A political candidate for whom the ladies are campaigning says that he and Blanche had an affair. Blanche protests her innocence but the girls do not believe her.
Plot[edit | edit source]
Gil Kessler a councilman who is dull is rerunning and at a party held by the girls Sophia and Dorothy admit he's too weak for the race. After the party Gil leaves since he's got to prepare for tomorrow. However he left a file which Blanche goes to return. The next day the papers show a photo of Blanche entering Gil's house and the papers believe Gil is having an affair, Blanche, upon discovering this, denies she had sex claiming she spend two hours talking and helping him with his clothes. That afternoon Gil appears at a press conference where Blanche (watching at home with the girls) hopes he'll tell the truth. Instead he confirms the rumors and Blanche's name is revealed. Dorothy and Rose refuse to speak to Blanche as they think she's lying in embarrassment for what she did. They insult her for being so loose. Blanche goes to Gil's office to confront him. He says he's sorry for using her saying that he only lied because the interest has improved his chance of winning; people are noticing him which hasn't happened all his life. Blanche reminds him that he first won because he was honest and now he has to live with the guilt of using his publicity to be popular. The next night Blanche is bombarded with journalists as she arrives for Gil's election, She, Dorothy and Rose trade insults. Gil makes his speech, admitting he can't be a councilman with lies. He reveals he didn't sleep with Blanche and then reveals that he is transgender, his name before 1968 was Anna-Maria Bonnaduci. That night Dorothy and Rose are feeling guilty for treating Blanche badly. Blanche doesn't punish them but instead admits that she does add color to her stories and shouldn't have been surprised by it coming back to haunt her, Blanche and the girls patch up the relationship and Blanche tells some more stories.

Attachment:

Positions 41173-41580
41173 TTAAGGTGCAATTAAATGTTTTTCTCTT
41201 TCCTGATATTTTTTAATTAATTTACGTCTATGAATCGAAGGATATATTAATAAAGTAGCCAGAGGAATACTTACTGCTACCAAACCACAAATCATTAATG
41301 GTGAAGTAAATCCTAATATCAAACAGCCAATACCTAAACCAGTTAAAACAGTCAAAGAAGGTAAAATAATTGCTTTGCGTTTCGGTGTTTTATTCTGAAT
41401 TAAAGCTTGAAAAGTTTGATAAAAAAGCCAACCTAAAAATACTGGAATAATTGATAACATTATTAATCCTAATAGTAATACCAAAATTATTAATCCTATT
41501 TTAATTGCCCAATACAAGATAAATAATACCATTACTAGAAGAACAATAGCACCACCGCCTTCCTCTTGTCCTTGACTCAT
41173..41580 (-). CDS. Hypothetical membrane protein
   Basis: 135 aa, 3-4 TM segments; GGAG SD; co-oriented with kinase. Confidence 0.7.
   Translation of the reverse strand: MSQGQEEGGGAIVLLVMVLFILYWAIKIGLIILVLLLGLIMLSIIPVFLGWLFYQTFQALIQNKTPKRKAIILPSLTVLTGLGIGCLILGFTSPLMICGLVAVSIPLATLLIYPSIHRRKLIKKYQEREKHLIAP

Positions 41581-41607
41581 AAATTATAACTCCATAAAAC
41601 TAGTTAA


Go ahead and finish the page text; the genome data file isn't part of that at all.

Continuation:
Cast[edit | edit source]
John Schuck as Gil Kessler